Robert E Howard’s Solomon Kane revisited


Wrote a retro review for the July issue of SFX Magazine which the editors have graciously allowed me to reproduce here. It was a very different experience reading R.E. Howard again after so many years–and not an altogether pleasant one. Have a read and let me know what you think.


The Savage Taleso of Solomon Kane
Robert E Howard, (Del Rey, 1998)
Writer Clifford Beal considers Conan’s Puritan stablemate

Robert E Howard, who took his own life at the age of 30, was the father of that kanesubgenre of fantasy that would become known as “sword and sorcery”. Best known as the creator of Conan the Barbarian, Howard’s writings influenced a generation of fantasy authors, including Fritz Leiber and David Gemmell.


But before Conan, Howard had created a very different character in Solomon Kane, a mysterious Puritan loner who roams the darker corners of the world, fighting ancient and nameless evil in the early 17th century. Bursting from the pages of Weird Tales in 1928, Solomon Kane fought Lovecraft-inspired deities, demons, pirates and scores of hostile natives to rescue the helpless and right wrong wherever he saw it. Kane is far more conflicted and layered a character than Conan, and Howard portrays him as driven, if not downright psychopathic. In “The Blue Flame Of Vengeance” Kane remarks to a man he is helping: “It hath been my duty in times past to ease various evil men of their lives…” Which is an understatement.

To be sure, this is pulp fiction. You won’t find subplots or shades of grey here, and since these are largely short stories there is a definite headlong rush to get down to the business at hand, usually involving a good amount of swordplay and spilt blood. Anachronisms and cod “olde world” dialogue sometimes sound a sour note, but at its best, Howard’s writing is dazzlingly energetic, vivid and not without poetry. His descriptions of hand-to-hand fighting are compelling as they are brutal but even here there is a mastery of mood and intensity. In one scene, Howard’s imagery is chilling: an avenging Kane overpowers a murderous pirate in a knife fight and intentionally kills him by degrees, plunging in the tip of his dagger, one inch at a time.

kane2Yet there’s a darker side to the swashbuckling. Racial stereotyping was always present in pulp fiction and Asian or African physical features were often used as shorthand for moral turpitude and inferiority. Sadly, much of the writing in Solomon Kane follows this path. A few of the better-known tales such as “The Moon Of Skulls” are set in central Africa, where Kane encounters the remnants of an ancient civilisation ruled over by brutish savages. And here, black skin colour is equated with degenerate evil, with Kane portrayed as a white saviour intent on toppling the evil African queen Nekari. Even the last survivor of Atlantis, whom Kane tries to free from bondage, is worried about his ethnic purity: “I, the last son of Atlantis, bear in my veins the taint of Negro blood.”

But Howard and his characters are full of contradictions. Solomon Kane’s self-professed “blood brother” is a black African wizard and the only real friend that Kane has in any of the stories. And in “The Footfalls Within” Kane risks his life to free African villagers from Arab slavers and then guides them to safety. Solomon Kane’s tales are, like those of Conan, rousing epics, and as part of our pulp-era inheritance they deserve to be read. But like much of our past, it’s not all good. Today Howard’s writing, imaginative as it is, leaves a slightly bitter aftertaste.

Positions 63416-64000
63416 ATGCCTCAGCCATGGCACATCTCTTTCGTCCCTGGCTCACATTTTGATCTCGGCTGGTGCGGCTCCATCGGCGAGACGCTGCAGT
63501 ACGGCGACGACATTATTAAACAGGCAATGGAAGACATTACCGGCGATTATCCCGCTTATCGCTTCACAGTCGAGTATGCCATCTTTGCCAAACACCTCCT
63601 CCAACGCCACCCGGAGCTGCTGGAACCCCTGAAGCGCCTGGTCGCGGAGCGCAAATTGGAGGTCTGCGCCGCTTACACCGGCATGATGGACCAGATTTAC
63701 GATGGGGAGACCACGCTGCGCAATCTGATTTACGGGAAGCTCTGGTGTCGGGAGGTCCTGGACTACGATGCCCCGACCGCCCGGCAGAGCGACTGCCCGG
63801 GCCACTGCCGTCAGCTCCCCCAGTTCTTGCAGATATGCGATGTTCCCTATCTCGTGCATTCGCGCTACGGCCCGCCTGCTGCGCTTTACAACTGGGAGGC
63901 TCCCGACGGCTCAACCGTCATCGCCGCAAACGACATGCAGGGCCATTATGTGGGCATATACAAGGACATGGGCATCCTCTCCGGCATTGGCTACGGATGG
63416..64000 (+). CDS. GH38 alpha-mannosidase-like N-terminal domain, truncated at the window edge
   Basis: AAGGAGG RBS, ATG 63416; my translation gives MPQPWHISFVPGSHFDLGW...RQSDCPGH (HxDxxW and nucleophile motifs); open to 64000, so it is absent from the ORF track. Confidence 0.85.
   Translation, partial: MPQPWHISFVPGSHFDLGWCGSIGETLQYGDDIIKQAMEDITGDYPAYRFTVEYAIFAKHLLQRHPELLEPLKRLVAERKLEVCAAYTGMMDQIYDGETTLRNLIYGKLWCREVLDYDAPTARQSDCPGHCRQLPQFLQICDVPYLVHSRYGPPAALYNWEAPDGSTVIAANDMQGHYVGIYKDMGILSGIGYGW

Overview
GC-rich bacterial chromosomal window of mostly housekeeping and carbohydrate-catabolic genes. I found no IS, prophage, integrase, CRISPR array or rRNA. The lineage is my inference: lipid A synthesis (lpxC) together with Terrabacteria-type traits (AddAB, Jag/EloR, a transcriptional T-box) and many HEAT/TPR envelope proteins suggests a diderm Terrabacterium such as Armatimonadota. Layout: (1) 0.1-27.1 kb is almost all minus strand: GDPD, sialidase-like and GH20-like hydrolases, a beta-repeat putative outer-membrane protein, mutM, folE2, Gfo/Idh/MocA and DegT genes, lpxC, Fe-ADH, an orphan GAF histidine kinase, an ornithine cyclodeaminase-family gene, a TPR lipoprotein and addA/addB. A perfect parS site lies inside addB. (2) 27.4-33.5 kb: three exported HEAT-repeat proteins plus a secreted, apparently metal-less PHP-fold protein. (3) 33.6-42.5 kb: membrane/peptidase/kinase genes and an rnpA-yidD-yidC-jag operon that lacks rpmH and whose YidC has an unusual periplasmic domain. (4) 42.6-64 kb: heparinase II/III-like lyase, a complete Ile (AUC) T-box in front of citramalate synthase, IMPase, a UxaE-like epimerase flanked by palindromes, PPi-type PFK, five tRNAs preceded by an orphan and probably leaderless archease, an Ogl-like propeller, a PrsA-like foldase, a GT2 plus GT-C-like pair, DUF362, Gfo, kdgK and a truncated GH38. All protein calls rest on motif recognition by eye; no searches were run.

British Fantasy Society reviews Gideon’s Angel

BFS_Logo_red_gradientVery nice review for the novel by the British Fantasy Society this week. “Gideon’s Angel is historical fantasy that smoothly combines real characters with fictional ones to create a gripping and entertaining story.” Check it out here: and for goodness sake get a copy before Andras, grand marquis of Hell, pays you a nocturnal visit!



I talk to SF Signal about writing, rapiers, and all-night diners in Providence


My thanks to John and Kristin over at SF Signal for taking the time to interview me about Gideon’s Angel, future projects, and writing craft. It’s a site that’s always chock full of interesting comments, posts and book and film reviews so well worth a visit. You can check out the post here: photo


Daily Mail looks at historical fantasy releases this week



The UK’s Daily Mail takes a look in today’s paper at some recent historical fantasy releases including Gideon’s Angel. I’m pleased to see crossover within genre getting some high-profile attention like this as a category in its own right. You can check out the reviews here:



Review: A Field in England

A retro trippy multi-layered delight—if you like mushrooms

Warning: contains a few spoilers

As the credits rolled and a lovely period tune played with vocals, I felt a bit shell-shocked (not unlike one of the main characters). I’d just seen a piece of original cinema that was disjointed, confusing, frustrating, and often meandering. Rubbing my face there on the sofa, I actually found myself saying, but I liked it. Can’t say my girlfriend agreed. She drifted away after twenty minutes. But that is the kind of film this is. Some will find it intriguing, others pointless.

A Field in England is set during the English Civil War in the 1640s. The action takes place over not much more than a day and involves four deserters from battle, one of whom is working for an Irishman lurking in the said field, a man who we discover is dabbling in the occult arts. The three soldiers are led to the would-be sorcerer O’Neil, to be instantly enslaved as his workmen in a hunt for a treasure that is never specified.